'Turn the other cheek'?
A Christian Science perspective on daily life.
The Charles Atlas bodybuilding ads that appeared in newspapers and magazines years ago showed a large, well-built bully kicking sand in the face of what looked like a not-so-strong 90-pound man lying on the beach with his girlfriend. The message: If you're not able to defend yourself, the people you wish to impress will hold you in contempt. With a well-muscled body, your ability to retaliate will be apparent, and bullies will find someone else to pick on.
It sounds so logical – from a simply physical viewpoint – that it's the basis on which most nations form their military forces.
As the last few decades of turmoil in the Middle East have shown, competing military forces, no matter how relatively strong or impressive, can't bring radically opposed viewpoints into harmony. But Jesus gave us an effective alternative: "Resist not evil: but whosoever shall smite thee on thy right cheek, turn to him the other also" (Matt. 5:39).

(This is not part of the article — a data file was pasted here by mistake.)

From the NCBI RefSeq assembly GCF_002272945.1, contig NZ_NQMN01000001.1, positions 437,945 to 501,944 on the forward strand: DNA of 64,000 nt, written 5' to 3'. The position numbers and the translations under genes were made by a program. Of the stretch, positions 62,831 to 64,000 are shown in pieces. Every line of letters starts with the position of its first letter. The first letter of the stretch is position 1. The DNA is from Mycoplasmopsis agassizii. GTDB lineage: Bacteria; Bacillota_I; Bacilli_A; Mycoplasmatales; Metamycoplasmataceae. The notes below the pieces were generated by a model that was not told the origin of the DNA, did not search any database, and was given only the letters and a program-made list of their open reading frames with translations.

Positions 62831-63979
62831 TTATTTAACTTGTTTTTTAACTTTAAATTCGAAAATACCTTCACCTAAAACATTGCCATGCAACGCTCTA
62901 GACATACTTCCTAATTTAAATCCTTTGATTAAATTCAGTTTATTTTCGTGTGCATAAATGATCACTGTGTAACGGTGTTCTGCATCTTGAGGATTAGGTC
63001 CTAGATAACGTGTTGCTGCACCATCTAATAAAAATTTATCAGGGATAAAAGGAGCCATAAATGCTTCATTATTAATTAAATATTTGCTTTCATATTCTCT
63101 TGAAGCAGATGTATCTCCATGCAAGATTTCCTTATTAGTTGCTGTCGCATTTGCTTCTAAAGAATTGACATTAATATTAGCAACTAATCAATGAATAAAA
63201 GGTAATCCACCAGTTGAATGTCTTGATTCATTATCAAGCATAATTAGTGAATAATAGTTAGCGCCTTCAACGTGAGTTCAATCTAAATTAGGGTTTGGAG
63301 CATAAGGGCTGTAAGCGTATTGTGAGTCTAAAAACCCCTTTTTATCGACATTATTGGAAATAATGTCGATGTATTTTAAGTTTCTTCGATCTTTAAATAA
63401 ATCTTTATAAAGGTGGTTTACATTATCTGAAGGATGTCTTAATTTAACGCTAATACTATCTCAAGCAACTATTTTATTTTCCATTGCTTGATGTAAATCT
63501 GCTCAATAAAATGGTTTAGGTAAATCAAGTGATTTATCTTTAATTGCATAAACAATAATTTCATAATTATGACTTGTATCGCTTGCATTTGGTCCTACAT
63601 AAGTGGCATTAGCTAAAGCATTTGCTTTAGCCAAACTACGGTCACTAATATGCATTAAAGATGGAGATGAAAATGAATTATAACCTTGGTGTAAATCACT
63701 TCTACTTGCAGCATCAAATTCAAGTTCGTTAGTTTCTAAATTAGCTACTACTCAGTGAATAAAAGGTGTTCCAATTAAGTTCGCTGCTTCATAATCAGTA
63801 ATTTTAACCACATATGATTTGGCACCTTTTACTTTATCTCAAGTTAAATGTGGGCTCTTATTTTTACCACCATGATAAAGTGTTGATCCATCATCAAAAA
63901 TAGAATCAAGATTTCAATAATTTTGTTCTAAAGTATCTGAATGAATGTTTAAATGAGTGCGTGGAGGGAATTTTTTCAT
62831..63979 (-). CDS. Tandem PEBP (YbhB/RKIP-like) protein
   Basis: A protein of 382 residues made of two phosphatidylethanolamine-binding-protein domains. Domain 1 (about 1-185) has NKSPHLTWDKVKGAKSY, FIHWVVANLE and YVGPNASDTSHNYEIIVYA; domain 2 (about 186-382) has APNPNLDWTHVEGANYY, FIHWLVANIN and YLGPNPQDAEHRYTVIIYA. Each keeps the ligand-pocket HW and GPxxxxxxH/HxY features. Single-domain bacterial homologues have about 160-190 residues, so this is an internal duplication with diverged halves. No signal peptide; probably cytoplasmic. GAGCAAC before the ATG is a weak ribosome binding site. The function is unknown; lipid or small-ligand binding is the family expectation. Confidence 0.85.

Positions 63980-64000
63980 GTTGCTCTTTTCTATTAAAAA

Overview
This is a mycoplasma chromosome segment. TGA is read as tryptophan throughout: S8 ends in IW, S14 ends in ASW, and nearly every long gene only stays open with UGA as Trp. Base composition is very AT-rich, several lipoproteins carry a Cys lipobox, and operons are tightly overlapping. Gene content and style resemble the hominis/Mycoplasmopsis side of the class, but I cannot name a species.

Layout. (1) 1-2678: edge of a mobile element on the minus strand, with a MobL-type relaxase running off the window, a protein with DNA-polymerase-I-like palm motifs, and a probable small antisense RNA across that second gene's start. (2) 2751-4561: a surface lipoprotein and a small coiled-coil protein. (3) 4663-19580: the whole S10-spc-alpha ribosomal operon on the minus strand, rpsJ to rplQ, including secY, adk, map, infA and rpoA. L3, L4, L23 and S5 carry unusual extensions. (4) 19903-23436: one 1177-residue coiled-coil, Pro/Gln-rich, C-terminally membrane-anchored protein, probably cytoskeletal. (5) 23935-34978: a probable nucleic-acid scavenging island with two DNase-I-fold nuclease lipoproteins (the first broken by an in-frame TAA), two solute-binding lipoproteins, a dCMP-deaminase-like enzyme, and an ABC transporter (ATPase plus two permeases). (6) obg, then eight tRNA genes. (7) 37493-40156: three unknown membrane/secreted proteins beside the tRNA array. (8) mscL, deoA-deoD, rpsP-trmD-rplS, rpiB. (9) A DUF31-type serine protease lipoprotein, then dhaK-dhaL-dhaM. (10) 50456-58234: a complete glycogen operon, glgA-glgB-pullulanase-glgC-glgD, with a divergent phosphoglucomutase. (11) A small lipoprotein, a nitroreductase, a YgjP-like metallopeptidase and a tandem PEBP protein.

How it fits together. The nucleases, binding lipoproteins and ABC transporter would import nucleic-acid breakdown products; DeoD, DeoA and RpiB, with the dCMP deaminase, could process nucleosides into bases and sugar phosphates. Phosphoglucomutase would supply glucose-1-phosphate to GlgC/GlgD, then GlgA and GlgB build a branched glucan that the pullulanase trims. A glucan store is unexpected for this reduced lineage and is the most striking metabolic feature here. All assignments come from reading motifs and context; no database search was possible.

Taken out of their spiritual context and considered independently of his life's teaching and example, Jesus' startling words can seem to commit us to a role as weaklings, unable to defend ourselves. But in their spiritual context, his words and actions teach us that we can lean upon the infinite power of God, which will remove whatever hides from view the harmonious relationship each of us has to all the children of divine Love's creation.
The desire to bully, injure, or even kill the bearer of an opposing viewpoint, melted in the presence of Jesus' calm reliance on God's ability to purify the hearts of his listeners. His ultimate crucifixion might look like the price exacted by turning the other cheek, but his resurrection actually provided eternal proof that hatred, or misdirected human will, can't nullify the true relationship between God and His creation. Nor can it nullify any sincere desire to obey Jesus' command to all his followers that they love God and their neighbor as themselves.